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Historic Instruments Get Star Workout

Updated: Nov 10, 2020

When Marty Stuart was around 12 years old, his father took him to a Bill Monroe concert in Jackson Alabama. The pair later met Monroe backstage where young Marty told the father of bluegrass he was learning mandolin. Bill immediately gave the lad his mandolin pick and said “you take this home and learn to play with this pick.”

This heartfelt tale was one of many recollections included in a fund raiser for Nashville’s Country Music Hall of Fame and Museum. Big Night (At the Museum) premiered on the Hall of Fame and Museum’s YouTube channel on October 28.

The 90-minute pre-recorded show, which was hosted by Marty Stuart, featured current stars being paired with instruments which once belonged to country music legends and are now preserved in the museum. They included Lucinda Williams, playing Johnny Cash’s Martin D-35S guitar; Keb Mo playing Jimmie Rodgers’ 1928 custom Weymann guitar; and Miranda Lambert on John Prine’s David Russell Young custom-made guitar.

But the star-turn on the show were three instruments belonging to the trio considered the greatest musicians in bluegrass music – Bill Monroe, Earl Scruggs and Lester Flatt. Ricky Skaggs got to play Monroe’s 1923 Gibson F-5 mandolin, while Alison Brown was picking Scruggs’s 1930 Gibson RB Granada five-string banjo, and Marty himself played Flatt’s 1950 Martin D-28 guitar. All three used them together for the first time to perform Monroe’s “Heavy Traffic Ahead.”

However, it was Stuart’ monologue about the three bluegrass greats - all of whom started together in Bill’s famous Blue Grass Boys band - and their instruments which took the fund-raiser to a new level. Stuart wandered through the museum, pausing at each of the three exhibits and reflecting on their contribution to American country music.

Stuart, a country-music child prodigy, recalled how he had been basically discovered by Lester Flatt at age 13. He went to live with Lester and his wife Gladys while his parents and sister were in the process of relocating from Mississippi to Nashville.

He pointed to Flatt’s guitar in the display case and said: “That guitar was sort of abandoned in one of the rooms of his house and I adopted it, put strings on it and lovingly restored it and played it for many, many years. But I knew in my heart one day it belonged in this exhibit right here.”

Stuart would fittingly end the show, with Carlene Carter. The pair did a superb rendition of the Carter family favourite “Will the Circle Be Unbroken.” Carlene would play the 1928 Gibson L-5 guitar that belonged to her grandmother Maybelle Carter - a guitar which cost “Mother” Maybelle the equivalent of $US4000 in today’s money. Stuart gave another outing to Monroe’s mandolin, an instrument Bill reportedly found in a Miami barber’s shop in the 1940’s!

Rodney Crowell, an ex-brother-in-law to Marty, provided another highlight when he appeared in the workshop of Guy Clark, the man considered to be the songwriter’s songwriter in Nashville. Clark not only wrote superb alt-country songs, he was craft builder of guitars and the museum has meticulously reconstructed his workshop within the exhibition hall.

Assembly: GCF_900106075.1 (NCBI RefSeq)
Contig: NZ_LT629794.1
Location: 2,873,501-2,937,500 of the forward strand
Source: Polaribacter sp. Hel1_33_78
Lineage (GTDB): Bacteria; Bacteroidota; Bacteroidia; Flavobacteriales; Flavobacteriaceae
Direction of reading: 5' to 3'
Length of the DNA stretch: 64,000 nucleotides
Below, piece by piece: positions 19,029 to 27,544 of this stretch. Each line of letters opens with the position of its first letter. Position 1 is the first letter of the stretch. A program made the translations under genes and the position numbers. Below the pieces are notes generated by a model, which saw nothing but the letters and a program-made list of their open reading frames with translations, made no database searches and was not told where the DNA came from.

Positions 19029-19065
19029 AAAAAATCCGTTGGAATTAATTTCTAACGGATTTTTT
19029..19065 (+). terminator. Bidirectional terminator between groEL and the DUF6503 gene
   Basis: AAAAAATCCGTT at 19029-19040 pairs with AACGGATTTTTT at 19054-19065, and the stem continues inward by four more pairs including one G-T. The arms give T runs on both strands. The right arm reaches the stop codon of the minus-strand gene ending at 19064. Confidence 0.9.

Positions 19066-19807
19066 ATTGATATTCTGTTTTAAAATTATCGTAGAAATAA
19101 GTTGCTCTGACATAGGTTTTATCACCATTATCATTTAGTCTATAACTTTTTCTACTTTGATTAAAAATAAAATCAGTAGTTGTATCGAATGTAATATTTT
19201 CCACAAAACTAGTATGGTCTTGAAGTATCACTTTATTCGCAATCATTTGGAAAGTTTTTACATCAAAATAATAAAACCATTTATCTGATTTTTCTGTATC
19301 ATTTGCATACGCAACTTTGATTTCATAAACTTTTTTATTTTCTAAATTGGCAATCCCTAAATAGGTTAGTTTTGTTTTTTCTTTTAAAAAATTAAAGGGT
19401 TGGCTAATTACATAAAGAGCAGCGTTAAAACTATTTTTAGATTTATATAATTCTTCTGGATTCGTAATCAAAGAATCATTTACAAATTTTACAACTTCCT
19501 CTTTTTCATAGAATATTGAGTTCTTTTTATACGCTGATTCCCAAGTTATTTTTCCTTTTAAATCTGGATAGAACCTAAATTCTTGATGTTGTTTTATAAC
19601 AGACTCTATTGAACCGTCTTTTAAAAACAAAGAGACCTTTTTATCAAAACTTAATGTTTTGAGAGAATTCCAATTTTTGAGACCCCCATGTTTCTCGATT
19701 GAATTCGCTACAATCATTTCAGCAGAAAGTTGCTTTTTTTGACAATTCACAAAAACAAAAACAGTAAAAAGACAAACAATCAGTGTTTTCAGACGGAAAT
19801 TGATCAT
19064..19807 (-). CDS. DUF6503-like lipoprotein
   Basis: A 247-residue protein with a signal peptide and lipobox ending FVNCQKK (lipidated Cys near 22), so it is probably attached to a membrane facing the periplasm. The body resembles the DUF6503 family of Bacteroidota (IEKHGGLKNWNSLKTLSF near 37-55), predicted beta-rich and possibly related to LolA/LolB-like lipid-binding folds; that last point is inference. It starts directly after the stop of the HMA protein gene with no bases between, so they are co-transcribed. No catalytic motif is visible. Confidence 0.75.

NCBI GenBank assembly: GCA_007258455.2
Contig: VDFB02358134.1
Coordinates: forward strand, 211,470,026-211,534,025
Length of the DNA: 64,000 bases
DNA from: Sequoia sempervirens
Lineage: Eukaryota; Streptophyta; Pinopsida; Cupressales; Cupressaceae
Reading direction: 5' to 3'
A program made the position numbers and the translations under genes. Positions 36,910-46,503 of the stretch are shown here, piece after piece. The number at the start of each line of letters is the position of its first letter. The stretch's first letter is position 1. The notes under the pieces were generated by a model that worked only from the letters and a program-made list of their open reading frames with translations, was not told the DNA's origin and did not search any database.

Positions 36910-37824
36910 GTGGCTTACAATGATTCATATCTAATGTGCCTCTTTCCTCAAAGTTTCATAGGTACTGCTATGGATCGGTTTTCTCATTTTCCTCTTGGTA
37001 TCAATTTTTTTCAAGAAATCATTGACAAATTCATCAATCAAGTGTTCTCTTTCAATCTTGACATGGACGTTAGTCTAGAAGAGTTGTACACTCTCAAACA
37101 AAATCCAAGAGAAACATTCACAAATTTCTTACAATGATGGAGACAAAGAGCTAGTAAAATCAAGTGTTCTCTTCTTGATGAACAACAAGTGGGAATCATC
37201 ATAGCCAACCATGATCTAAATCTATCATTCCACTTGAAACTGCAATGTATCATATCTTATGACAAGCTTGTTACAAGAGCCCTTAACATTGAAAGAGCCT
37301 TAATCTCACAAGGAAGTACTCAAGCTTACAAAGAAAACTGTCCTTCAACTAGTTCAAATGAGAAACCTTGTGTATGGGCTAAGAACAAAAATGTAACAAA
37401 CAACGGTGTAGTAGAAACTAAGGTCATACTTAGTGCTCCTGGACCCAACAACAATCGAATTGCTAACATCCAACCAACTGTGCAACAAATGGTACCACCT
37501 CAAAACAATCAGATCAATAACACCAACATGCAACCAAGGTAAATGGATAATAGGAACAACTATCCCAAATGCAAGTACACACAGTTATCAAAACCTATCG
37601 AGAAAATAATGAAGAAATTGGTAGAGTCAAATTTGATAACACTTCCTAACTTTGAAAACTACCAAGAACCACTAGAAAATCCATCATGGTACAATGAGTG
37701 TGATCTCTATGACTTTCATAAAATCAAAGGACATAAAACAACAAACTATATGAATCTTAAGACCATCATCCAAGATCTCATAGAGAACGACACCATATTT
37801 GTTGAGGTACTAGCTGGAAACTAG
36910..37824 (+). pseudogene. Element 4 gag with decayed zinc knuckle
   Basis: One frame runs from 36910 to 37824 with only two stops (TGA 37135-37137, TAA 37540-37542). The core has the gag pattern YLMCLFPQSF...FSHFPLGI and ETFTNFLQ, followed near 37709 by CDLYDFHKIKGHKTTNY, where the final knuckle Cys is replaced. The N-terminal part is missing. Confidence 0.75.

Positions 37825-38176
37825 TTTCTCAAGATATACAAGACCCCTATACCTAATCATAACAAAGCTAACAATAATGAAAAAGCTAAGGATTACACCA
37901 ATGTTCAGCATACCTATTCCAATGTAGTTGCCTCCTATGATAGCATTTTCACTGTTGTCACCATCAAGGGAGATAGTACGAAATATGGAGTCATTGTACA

Before performing, Crowell gazed at the workshop walls and zoomed into a polaroid picture of Guy’s wife Susanna which had been pinned there for 40-odd years. It was to be the subject of one of Clark’s last, and indeed finest, songs “My Favourite Picture of You,” a number since covered by the likes of Willie Nelson and Jerry Jeff Walker. Crowell then performed Clark’s “She Ain’t Going Nowhere,” on a guitar, called number eight, which Guy had specially built for Rodney as a birthday gift.

“As I was singing, I couldn’t help thinking ‘Guy’s here, digging on this’,” said Crowell of his old friend who died in 2016.

Earlier Crowell teamed up with another close friend Emmylou Harris to pay tribute to Boudleaux and Felice Bryant, considered the first professional songwriting team in Nashville. Several of the Everly Brothers’ hits were composed by the couple including “Love Hurts” which Crowell and Harris performed effortlessly, with Emmylou using Boudleaux ‘s 1961 Martin guitar. It was the same song which brought fame – and a Grammy nomination – to Harris when she recorded it with Gram Parsons.

Emmylou held the Martin in her arms and reflected on how she and then-husband and producer Brian Ahern had been invited to the Bryant’s house as part of a meet ‘n greet soon after arriving in Nashville. “I probably saw the guitar then because I had a feeling they probably played us some songs,” she said. And to think this was the guitar he was strumming when he came up with all those beautiful melodies!”

More than $743,000 was raised during the premiere of the Big Night. It is estimated that The Country Music Hall of Fame and Museum has suffered losses exceeding $30 million during the pandemic. It closed down on March 13 and reopened to the public in limited fashion in mid-September.

Paul Cutler

Editor Crossroads – Americana Music Appreciation


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